Surviving the Christmas period

Dreaded December. This time of year life can become frantic, stressful and filled with various social events, along with all the other responsibilities such as work, kids, organising Christmas day etc. This can become even more daunting after bariatric surgery, whether it’s your first Christmas with your new stomach pouch, or the 10th!


With Christmas looming for most people this holiday period centres on social events that involve eating and drinking. Because of this, here are some tips to help you manage the lead up to and Christmas day.


If going somewhere that you are required to take a plate, always take something you can eat (never nominate to take a dessert). This way you always have a food that you know you can tolerate. Some suggestions are:

·       Salmon Canapés from the October newsletter

·       Asparagus spears wrapped in slices of lean rindless bacon

·       Antipasto platter – rolled up slices of lean ham, Brook’s 60% reduce fat salami slices or Verkerks Lean Salami, olives, cream cheese stuffed sweet mini capsicums, hummus

·       Salad + protein


Protein first

Don’t let all the good habits you’ve learnt around eating, fly out the window. Focus on having 3 meals per day regardless of the day. Use a bread and butter plate and fill it up with the right amount of food for you. Make sure at least half the plate is protein and focus on eating this first. Importantly don’t go back for seconds.


Stay Hydrated

Drink lots of water and low calorie beverages such as the Mocktails suggested in this newsletter. If drinking alcohol, opt for a single shot or low alcohol beer/wine. Enjoy 1 glass, and sip away at it over a long period of time. Then go back to water.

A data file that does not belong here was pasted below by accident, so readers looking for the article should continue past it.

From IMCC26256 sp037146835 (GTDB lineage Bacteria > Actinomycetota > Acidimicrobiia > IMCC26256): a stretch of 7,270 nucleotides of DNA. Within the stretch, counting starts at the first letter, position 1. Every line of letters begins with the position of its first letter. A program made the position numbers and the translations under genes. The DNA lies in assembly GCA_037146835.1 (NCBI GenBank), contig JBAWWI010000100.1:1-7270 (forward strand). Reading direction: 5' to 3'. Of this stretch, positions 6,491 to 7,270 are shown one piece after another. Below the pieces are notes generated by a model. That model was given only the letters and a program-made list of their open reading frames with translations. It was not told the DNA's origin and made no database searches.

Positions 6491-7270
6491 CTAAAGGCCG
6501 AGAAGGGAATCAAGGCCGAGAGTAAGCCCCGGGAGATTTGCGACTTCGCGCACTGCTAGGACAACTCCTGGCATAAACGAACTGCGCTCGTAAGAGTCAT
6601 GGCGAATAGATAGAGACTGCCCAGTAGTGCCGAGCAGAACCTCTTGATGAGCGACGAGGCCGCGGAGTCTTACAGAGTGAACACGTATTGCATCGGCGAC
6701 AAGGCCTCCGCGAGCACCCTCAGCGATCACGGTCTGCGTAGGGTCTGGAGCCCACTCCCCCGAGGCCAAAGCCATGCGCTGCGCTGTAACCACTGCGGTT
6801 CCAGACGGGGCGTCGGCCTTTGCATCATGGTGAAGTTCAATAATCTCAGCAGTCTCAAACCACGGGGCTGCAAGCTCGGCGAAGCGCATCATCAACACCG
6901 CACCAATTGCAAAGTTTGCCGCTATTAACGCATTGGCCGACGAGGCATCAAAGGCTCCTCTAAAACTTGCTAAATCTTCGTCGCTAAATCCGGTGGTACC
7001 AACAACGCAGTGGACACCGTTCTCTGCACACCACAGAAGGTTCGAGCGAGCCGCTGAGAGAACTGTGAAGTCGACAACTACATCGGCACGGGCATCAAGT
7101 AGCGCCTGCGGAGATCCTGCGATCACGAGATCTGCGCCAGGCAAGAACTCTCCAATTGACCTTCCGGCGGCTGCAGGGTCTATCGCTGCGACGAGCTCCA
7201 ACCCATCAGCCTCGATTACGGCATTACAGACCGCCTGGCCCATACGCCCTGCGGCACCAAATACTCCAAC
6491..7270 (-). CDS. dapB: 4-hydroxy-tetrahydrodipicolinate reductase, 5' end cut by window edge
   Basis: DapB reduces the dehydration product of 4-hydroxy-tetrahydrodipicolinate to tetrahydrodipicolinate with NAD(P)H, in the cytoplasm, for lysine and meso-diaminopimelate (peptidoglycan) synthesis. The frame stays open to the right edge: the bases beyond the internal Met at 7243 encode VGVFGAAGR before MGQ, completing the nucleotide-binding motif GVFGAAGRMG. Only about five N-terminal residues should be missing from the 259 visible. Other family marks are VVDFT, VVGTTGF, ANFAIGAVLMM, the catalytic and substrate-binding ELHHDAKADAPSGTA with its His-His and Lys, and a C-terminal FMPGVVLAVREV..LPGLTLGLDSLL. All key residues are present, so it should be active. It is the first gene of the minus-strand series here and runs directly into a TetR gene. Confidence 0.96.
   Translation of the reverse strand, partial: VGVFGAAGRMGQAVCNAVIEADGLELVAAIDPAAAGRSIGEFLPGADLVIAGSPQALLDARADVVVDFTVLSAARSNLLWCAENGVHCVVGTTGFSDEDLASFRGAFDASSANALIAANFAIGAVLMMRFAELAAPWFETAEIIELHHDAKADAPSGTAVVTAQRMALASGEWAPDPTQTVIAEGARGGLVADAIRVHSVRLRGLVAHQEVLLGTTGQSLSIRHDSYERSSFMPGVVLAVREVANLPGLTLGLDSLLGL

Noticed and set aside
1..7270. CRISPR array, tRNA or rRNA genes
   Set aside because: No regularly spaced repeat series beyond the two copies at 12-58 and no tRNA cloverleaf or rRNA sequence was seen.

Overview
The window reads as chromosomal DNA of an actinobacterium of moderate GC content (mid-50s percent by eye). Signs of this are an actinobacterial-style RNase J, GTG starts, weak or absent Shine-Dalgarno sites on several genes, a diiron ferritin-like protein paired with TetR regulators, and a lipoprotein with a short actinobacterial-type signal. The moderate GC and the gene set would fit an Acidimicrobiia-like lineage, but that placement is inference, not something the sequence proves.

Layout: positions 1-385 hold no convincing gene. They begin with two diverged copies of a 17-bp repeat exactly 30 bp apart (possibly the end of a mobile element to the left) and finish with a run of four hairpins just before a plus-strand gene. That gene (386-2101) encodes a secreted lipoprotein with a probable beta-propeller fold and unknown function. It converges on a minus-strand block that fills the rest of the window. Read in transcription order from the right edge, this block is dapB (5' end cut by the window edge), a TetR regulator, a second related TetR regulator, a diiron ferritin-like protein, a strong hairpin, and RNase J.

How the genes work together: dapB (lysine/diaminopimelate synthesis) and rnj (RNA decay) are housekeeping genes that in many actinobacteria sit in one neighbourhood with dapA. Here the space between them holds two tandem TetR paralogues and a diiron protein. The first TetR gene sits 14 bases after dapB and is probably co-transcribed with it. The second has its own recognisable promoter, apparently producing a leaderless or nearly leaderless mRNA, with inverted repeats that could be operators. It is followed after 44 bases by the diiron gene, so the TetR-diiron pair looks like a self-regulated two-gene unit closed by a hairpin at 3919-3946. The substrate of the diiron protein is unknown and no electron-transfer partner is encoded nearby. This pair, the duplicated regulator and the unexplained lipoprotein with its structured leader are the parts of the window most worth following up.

Start new traditions

Often Christmas becomes centred around the food. Change that and start a new tradition such as going for a family bike ride or walk or start a family cricket game in the backyard. Make it about reconnecting, having fun and enjoying the time of year where the family is all together.


Cook Smarter

Tweaking recipes or using substitutes can make a big difference to the foods we normally enjoy. Swap bread based stuffing for nuts, if having salads keep the dressing on the side, if you make traditional roast vegetables include courgettes, tomatoes, mushrooms, asparagus, and red onion so you can enjoy these vegetables too.  When thinking about desserts, making mini meringues with stevia instead of sugar and topping with plain unsweetened yoghurt and fresh berries is a great alterative to the high sugar version. A recipe can be found at this link;


Focus on you

Changes in the way you eat or view Christmas is not only a change for you, but it could be a change for others around you. You may be gifted chocolates or alcohol. And when desserts, alcohol or seconds come out you may hear comments like ‘just have a taste’, ‘one bite won’t hurt’, ‘treat yourself, it’s only one day of the year’ or even ‘relax and let your hair down for a change’. In these situations it’s important to think about yourself and why you have begun this journey. Don’t feel you need to justify turning down an offer for dessert, alcohol or seconds, just say a simple ‘No thank you’ or ‘It looks lovely but I couldn’t fit in another bite’.  It is important to stick to your values and don’t let other people’s comments change what you are doing.


Eat Mindfully

Eat your food mindfully. Take a small bite, let it sit in your mouth while you think about the texture and flavour, slowly start to chew letting the flavours intensify, (using the 20/20/20 rule can be helpful here) then swallow. Eating this way slows down your eating, encourages you to savour the tastes and allows you to feel satisfied with a smaller portion. Remember the majority of your taste buds are in your mouth not down your throat or in your stomach – so you might as well enjoy every bite you have!


It is just one day.

Christmas is only one day of the year and you can enjoy it sensibly. Remember it’s a holiDAY not a holiMONTH. Treat Christmas as just an individual day. Don’t let the festivities continue onto the next day, the next week, the next month. It is important to get back into your normal routine from Boxing day onwards. Enjoy J